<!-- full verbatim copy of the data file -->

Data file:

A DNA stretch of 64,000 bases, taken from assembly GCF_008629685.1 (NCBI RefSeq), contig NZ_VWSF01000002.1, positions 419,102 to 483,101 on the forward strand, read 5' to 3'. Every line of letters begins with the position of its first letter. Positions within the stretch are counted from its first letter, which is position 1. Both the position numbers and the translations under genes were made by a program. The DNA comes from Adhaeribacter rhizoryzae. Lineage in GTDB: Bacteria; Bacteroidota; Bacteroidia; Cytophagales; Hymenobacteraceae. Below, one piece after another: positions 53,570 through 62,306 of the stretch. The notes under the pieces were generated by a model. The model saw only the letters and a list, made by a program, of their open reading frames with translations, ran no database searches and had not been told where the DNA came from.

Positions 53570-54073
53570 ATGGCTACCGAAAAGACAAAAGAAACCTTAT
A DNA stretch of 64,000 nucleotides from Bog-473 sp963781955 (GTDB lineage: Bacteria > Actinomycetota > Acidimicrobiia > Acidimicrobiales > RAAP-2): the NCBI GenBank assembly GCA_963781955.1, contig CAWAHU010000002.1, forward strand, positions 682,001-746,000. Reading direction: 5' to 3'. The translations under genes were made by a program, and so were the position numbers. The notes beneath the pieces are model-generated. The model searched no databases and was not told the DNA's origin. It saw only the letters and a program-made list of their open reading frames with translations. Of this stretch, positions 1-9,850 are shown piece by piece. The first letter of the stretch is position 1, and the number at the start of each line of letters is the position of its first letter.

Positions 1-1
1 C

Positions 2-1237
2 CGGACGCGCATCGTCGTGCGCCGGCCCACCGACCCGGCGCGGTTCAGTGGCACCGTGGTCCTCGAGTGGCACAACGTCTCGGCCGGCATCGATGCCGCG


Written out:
A DNA stretch of 64,000 bases, taken from assembly GCF_008629685.1 (NCBI RefSeq), contig NZ_VWSF01000002.1, positions 419,102 to 483,101 on the forward strand, read 5' to 3'. Every line of letters begins with the position of its first letter. Positions within the stretch are counted from its first letter, which is position 1. Both the position numbers and the translations under genes were made by a program. The DNA comes from Adhaeribacter rhizoryzae. Lineage in GTDB: Bacteria; Bacteroidota; Bacteroidia; Cytophagales; Hymenobacteraceae. Below, one piece after another: positions 53,570 through 62,306 of the stretch. The notes under the pieces were generated by a model. The model saw only the letters and a list, made by a program, of their open reading frames with translations, ran no database searches and had not been told where the DNA came from.

Positions 53570-54073
53570 ATGGCTACCGAAAAGACAAAAGAAACCTTAT
A DNA stretch of 64,000 nucleotides from Bog-473 sp963781955 (GTDB lineage: Bacteria > Actinomycetota > Acidimicrobiia > Acidimicrobiales > RAAP-2): the NCBI GenBank assembly GCA_963781955.1, contig CAWAHU010000002.1, forward strand, positions 682,001-746,000. Reading direction: 5' to 3'. The translations under genes were made by a program, and so were the position numbers. The notes beneath the pieces are model-generated. The model searched no databases and was not told the DNA's origin. It saw only the letters and a program-made list of their open reading frames with translations. Of this stretch, positions 1-9,850 are shown piece by piece. The first letter of the stretch is position 1, and the number at the start of each line of letters is the position of its first letter.

Positions 1-1
1 C

Positions 2-1237
2 CGGACGCGCATCGTCGTGCGCCGGCCCACCGACCCGGCGCGGTTCAGTGGCACCGTGGTCCTCGAGTGGCACAACGTCTCGGCCGGCATCGATGCCGCG